Piksters Sizes

How do I decide what size to use in which situation?

You can test different sizes for yourself, or ask your dentist or hygienist to advise you. You can buy a variety pack which has most of the common sizes (0-6) in one packet  that you can evaluate. Dental professionals often have our professional kit which has all the different size options (0-9), so they can also test to see which one(s) fits comfortably and easily between the relevant gaps in your mouth. Always choose a size that does not involve pain or too much pressure to push it in. If the wire buckles it probably means there is too much pressure, or maybe you are pushing it too fast. So, always twist the brush in slowly, as it goes in more easily, and even if you can't twist it, use a gentle wriggling action as this helps to ease it in with less likelihood of the brush buckling. Often people will use two sizes for different areas. Size 0 can be used with the lower front teeth, especially where they have very little space between them. But be careful to twist or wriggle this particular brush in very slowly as this size has very, very fine wire and is much more inclined to buckle. For general purpose cleaning sizes 1 to 4 can be used - these are typically used around the side of your mouth and towards the back of the mouth.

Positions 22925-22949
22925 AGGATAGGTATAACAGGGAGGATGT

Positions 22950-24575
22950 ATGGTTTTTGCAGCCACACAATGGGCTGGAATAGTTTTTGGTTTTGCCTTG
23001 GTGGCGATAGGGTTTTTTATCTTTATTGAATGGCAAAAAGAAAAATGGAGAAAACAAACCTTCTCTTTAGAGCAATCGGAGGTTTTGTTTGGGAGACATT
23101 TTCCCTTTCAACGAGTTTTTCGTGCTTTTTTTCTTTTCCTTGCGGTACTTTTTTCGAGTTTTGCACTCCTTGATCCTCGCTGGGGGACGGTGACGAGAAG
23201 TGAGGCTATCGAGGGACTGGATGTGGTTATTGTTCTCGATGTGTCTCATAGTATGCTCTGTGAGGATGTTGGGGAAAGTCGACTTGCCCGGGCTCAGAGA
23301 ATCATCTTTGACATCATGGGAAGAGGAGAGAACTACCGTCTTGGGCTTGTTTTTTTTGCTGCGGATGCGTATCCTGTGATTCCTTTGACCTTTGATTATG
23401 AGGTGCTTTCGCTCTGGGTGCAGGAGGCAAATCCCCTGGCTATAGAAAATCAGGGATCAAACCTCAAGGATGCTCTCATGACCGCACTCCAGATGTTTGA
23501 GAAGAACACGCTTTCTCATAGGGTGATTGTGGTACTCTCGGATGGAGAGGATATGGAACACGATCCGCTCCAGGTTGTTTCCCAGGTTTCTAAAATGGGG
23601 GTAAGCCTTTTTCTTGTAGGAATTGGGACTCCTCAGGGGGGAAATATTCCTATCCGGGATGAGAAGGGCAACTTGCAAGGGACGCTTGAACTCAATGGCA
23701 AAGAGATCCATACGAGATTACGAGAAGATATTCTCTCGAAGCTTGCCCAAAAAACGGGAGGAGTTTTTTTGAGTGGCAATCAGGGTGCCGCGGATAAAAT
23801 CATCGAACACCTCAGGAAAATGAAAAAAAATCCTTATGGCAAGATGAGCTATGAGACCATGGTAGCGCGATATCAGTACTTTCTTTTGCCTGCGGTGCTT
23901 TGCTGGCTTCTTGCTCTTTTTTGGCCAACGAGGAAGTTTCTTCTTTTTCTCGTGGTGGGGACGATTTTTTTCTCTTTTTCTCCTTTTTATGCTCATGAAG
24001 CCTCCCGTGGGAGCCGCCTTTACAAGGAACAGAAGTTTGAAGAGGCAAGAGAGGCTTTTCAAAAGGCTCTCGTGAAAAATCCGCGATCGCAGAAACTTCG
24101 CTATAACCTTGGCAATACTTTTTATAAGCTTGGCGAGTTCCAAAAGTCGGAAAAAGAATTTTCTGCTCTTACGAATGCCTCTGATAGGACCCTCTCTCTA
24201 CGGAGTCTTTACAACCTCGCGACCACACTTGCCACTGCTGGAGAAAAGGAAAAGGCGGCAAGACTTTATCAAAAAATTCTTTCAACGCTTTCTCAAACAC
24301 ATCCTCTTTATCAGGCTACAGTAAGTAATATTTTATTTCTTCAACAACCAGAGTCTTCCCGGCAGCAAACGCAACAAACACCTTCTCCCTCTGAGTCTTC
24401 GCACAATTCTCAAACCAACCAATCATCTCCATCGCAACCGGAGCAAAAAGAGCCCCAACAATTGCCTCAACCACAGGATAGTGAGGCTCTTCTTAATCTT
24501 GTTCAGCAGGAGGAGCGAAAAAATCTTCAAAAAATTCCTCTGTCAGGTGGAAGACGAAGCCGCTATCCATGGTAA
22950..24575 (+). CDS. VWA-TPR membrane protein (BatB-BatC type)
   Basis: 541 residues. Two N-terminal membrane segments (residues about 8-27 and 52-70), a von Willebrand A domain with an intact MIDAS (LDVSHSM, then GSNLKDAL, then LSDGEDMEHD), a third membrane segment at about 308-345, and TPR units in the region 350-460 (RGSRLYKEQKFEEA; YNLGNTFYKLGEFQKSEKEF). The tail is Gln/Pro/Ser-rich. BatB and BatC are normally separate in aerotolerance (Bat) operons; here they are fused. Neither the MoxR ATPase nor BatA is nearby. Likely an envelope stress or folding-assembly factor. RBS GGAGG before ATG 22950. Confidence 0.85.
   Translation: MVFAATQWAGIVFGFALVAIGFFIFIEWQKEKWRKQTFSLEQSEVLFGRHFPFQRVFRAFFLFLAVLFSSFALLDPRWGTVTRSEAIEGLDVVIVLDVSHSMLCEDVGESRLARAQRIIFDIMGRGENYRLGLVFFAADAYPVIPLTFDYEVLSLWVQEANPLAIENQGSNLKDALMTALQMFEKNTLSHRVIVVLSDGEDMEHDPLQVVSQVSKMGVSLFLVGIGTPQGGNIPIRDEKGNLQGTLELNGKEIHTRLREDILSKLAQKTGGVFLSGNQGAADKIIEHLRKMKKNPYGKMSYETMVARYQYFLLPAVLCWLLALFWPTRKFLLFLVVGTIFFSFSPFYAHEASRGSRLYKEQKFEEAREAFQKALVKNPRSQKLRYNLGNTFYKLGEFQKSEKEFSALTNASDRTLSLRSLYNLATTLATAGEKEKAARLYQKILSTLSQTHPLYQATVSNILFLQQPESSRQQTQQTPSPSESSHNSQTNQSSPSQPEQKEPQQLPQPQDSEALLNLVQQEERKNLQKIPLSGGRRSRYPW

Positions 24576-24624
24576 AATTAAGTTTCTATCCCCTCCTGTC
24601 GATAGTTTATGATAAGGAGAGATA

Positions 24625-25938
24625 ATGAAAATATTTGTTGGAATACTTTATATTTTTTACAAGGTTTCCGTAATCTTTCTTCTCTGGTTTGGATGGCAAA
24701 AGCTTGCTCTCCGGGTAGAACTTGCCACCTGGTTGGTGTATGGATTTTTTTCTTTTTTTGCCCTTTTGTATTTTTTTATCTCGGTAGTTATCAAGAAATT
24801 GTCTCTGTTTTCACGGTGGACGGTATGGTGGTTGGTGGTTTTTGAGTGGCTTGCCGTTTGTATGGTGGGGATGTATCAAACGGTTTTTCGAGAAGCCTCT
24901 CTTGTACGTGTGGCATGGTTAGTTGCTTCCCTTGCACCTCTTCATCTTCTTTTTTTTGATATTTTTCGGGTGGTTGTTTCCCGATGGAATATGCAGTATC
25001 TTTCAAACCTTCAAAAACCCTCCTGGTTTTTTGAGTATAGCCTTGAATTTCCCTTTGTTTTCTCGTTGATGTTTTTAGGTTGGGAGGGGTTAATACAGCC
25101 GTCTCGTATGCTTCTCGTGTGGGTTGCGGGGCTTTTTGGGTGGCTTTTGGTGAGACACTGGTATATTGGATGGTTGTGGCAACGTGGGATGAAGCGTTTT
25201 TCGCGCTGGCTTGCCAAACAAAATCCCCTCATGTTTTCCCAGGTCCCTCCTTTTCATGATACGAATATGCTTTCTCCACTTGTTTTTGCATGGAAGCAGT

Around bridges and implants there is often an existing and substantial loss of gum and bone, and the hole to get the interdental brush into is already quite substantial, so in these cases you can use any size that you consider fits comfortably. Plaque is very sticky and can be quite difficult to remove, so don't be afraid to use a brush that feels somewhat firm as long as it doesn't cause trauma to your gum. Check with your dentist , oral health therapist or dental hygienist to see what they recommend, if in doubt. Also, please note that you should not be concerned if your gums bleed a little bit at the start. This is so important that we will restate and amplify it. Many people have inflamed gums due to the fact they haven't been using interdental brushes or floss. The inflammation causes a weakening and dilation of the blood vessels, therefore they tend to break more easily under gentle stimulation, which is seen as bleeding when it is cleaned properly. This bleeding is therefore a sign from nature that you actually need to clean more often, not less often, as is a common misconception when people notice bleeding. However the bleeding should stop within a few days, due to the fact that you have removed the cause of the problem and that nature has had time to heal the damage. As long as plaque is removed effectively each day the bleeding will not return. If it does return or doesn't go away, there is a reason. Visit your dentist, oral health therapist or hygienist to find out what that is. It could be a sharp ledge, or bits of calculus that need removing.